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Peer Pressure

May 3, 2005 | From The Baltimore Sun
Pfc. Lynndie R. England, the Army reservist whose grinning, thumbs-up image came to symbolize the worst of the Abu Ghraib prison scandal, told a military judge Monday that she knew the detainee abuses were wrong but went along because of peer pressure.
April 18, 2013 | By Mary MacVean
Going to college can be a rough transition, full of new faces and schedules and freedoms. And parties. Lots of parties. Lots of chances to drink. And that gives plenty of parents pause. But a new study offers parents this encouraging news: Teenagers will still listen to you. Parents can still have an effect on their college-bound children -- if they act while the kids are still at home, according to the paper, which will be published in the September issue of Alcoholism: Clinical and Experimental Research.
February 12, 1987 | BOB WILLIAMS, Times Staff Writer
The nation's drug problem is getting a lot of attention from the adults. President Reagan has declared war against it. Law enforcement agencies, like the county Sheriff's Department, are out there touring the schools, warning students to lay off using and dealing. And the federal government plans to spend $700 million during the next three years on a massive drug education and prevention program. But John T.
February 25, 2011 | By Nicole Santa Cruz, Los Angeles Times
Ryan Ramos' 6 a.m. routine used to consist of the usual: a shower, breakfast, then a walk to the bus stop. But now, the 14-year-old eighth-grader has another activity: punching an identification code into a cell phone-size GPS device. Five times a day ? when he wakes up, when he gets to school, after lunch, after school and at 8 p.m. ? Ramos is required to enter his code into the machine. If he's not where he's supposed to be, the GPS provides a way to find him. Ramos and 31 other students in the Anaheim Union High School District are participating voluntarily in what some consider a cutting-edge solution to the age-old problem of truancy.
Tricia remembers the first--and last--time she stole anything. When the 16-year-old walked into Montgomery Ward with a group of friends, she says her heart was pounding: "I thought I was going to get caught." She did. "We had all walked in the store together," she explains. "One of my friends had got a bag for everybody and we put the shirts in the bag. I was scared. We saw a security guard and dropped the stuff. Then some more security guards came in the door we were going to leave. . . .
March 9, 1990
The right clothes, the right car, the right college, the right friends. You've gotta have 'em, right? We all want to fit in, be accepted and be part of the "in" crowd . . . but at what expense? Hot Topics wonders, "What do you feel peer pressure to do or not to do, and how do you handle it? "I feel peer pressure to dress like other people and to ignore people who don't dress like that. But for something I feel strongly about, I won't do it. You have to live with yourself, not with them."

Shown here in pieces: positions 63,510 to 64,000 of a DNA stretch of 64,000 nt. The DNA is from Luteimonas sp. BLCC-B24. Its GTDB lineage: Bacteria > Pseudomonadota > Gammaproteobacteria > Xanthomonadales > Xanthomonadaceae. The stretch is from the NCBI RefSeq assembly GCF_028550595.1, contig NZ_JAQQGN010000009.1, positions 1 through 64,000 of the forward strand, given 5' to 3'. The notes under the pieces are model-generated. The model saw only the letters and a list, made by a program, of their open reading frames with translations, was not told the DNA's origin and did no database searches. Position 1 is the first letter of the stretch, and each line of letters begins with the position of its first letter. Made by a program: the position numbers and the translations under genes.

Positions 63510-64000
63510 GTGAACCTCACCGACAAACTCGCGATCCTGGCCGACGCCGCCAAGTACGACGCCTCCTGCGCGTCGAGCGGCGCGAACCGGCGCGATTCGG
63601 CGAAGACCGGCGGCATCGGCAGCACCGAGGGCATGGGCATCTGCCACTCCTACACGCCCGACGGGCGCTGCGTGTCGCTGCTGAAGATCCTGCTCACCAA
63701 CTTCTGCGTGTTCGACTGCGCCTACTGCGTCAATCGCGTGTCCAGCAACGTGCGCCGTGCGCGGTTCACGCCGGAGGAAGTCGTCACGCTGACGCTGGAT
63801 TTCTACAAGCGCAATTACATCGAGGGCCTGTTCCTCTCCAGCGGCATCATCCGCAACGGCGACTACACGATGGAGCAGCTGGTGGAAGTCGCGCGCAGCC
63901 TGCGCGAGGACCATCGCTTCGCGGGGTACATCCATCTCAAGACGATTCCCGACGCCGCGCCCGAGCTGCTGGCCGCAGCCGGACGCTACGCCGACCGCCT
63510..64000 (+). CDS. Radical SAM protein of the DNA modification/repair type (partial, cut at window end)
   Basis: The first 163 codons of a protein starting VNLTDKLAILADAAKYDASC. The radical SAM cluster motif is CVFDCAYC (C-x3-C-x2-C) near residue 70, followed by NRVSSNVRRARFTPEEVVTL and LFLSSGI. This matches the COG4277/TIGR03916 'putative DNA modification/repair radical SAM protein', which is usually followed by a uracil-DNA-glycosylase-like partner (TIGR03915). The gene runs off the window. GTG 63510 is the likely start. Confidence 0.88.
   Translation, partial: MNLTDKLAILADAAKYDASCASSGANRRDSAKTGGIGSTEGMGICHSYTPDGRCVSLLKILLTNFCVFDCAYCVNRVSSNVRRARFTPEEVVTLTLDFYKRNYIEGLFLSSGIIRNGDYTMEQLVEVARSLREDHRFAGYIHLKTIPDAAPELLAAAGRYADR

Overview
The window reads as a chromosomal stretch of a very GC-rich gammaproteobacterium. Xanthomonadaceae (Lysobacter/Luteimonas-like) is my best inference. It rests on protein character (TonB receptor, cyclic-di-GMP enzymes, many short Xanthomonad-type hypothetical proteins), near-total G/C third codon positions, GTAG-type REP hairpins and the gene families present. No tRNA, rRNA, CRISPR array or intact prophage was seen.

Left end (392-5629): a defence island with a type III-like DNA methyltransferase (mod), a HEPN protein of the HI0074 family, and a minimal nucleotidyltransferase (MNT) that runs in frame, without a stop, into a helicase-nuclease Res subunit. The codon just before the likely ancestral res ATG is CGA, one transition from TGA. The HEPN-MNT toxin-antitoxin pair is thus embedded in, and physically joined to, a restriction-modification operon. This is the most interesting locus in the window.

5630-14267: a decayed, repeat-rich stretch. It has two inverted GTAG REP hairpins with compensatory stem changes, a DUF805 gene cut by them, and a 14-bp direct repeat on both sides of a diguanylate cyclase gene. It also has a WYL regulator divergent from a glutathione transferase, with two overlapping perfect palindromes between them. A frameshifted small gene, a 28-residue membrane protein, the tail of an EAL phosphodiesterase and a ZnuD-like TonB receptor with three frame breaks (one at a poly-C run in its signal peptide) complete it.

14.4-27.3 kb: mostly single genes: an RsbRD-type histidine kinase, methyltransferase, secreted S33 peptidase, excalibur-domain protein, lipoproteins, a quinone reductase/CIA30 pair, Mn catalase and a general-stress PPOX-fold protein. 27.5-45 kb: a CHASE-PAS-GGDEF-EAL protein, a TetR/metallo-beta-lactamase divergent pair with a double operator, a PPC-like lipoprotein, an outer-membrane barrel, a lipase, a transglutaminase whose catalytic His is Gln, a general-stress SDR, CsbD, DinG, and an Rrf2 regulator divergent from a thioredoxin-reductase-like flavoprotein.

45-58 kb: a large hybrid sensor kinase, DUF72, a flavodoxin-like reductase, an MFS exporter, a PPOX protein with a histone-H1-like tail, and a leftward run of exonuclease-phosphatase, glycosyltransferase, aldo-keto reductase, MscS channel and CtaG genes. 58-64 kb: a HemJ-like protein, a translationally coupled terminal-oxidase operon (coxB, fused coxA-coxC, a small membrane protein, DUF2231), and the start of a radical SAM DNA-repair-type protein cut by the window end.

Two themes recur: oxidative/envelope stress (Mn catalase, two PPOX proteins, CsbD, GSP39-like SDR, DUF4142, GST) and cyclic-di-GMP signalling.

June 25, 2001 | Linda Marsa
Once kids cross the threshold into adolescence, their friends are all that matter, and parental advice on drinking and smoking falls on deaf ears. At least that's the conventional wisdom. Not so fast, say researchers at Columbia University and Queens College in New York. They say that peer influence is vastly overrated and that parents shouldn't be let off the hook.
According to Grant High School's clique etiquette, Andy, Hala, Edgar and Erik should not be socializing. Andy Jassick, a white 16-year-old with shaggy hair and an oversized "South Park" T-shirt, hangs with a crowd known as the wrestlers. Hala Shamas, 16, of Syrian descent, wears a blue DKNY shirt and stylish butterfly clips in her hair and belongs to "the Versace crowd." Edgar Keroglyan, 16, has a tattoo on his finger and "kicks it" with his fellow Armenian friends on the north end of campus.
Andrienne Ervin and Cyndi Watson have long worked with youngsters, helping them navigate the rocky terrain of adolescence. They've witnessed the highs and lows, the successes and the failures. Throughout their careers they have strived to turn those often turbulent teen-age years into safe and productive times for their students.
Reaction to President Clinton's declaration Friday that tobacco is an addictive drug--and should be regulated as such--was predictable among those who wage war against the habit in Ventura County. But ask those who smoke cigarettes, especially the underage crowd, and the responses are sharply divided. "We're going to keep smoking because we like it, and nobody can stop us," said a teenager outside The Oaks mall in Thousand Oaks, flashing a pack of Marlboro 100s in front of his friends.